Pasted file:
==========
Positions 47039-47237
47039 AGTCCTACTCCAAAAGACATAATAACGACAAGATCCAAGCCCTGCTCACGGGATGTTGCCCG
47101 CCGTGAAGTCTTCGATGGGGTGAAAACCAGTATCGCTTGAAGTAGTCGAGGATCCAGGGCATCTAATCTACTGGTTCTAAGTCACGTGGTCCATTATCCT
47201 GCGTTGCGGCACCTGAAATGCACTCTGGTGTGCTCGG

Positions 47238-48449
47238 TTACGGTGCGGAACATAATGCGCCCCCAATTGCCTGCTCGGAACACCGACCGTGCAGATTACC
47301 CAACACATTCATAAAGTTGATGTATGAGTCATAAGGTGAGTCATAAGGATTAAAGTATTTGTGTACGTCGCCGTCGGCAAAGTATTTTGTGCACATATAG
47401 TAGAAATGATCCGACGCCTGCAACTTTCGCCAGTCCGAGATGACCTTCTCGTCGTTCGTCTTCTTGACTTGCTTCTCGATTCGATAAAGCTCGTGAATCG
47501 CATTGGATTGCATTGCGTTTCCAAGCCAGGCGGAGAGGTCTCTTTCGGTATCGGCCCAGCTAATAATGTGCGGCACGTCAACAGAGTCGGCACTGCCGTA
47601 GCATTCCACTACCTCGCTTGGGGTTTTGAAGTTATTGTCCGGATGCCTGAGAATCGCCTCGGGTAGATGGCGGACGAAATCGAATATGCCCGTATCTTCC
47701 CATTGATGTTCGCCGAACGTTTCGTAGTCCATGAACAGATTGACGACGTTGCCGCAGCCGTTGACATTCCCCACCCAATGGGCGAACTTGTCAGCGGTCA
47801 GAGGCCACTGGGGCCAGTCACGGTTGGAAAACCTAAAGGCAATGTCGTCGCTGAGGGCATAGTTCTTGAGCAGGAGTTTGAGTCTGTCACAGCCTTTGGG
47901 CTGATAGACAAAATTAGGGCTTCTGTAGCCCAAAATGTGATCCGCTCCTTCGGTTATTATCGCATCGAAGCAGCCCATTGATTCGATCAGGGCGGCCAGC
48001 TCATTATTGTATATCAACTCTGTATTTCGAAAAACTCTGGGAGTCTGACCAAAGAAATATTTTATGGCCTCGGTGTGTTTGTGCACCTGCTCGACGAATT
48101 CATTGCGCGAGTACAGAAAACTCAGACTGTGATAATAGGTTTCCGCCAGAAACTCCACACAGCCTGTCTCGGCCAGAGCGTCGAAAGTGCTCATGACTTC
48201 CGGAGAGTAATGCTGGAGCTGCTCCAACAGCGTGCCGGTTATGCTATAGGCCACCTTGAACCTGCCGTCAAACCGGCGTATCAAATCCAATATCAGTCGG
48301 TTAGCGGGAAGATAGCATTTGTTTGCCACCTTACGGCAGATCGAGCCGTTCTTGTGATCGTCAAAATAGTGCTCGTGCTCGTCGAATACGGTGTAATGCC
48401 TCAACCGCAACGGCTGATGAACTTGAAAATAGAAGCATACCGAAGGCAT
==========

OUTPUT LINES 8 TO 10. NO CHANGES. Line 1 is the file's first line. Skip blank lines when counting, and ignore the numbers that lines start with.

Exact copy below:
47401 TAGAAATGATCCGACGCCTGCAACTTTCGCCAGTCCGAGATGACCTTCTCGTCGTTCGTCTTCTTGACTTGCTTCTCGATTCGATAAAGCTCGTGAATCG
47501 CATTGGATTGCATTGCGTTTCCAAGCCAGGCGGAGAGGTCTCTTTCGGTATCGGCCCAGCTAATAATGTGCGGCACGTCAACAGAGTCGGCACTGCCGTA
47601 GCATTCCACTACCTCGCTTGGGGTTTTGAAGTTATTGTCCGGATGCCTGAGAATCGCCTCGGGTAGATGGCGGACGAAATCGAATATGCCCGTATCTTCC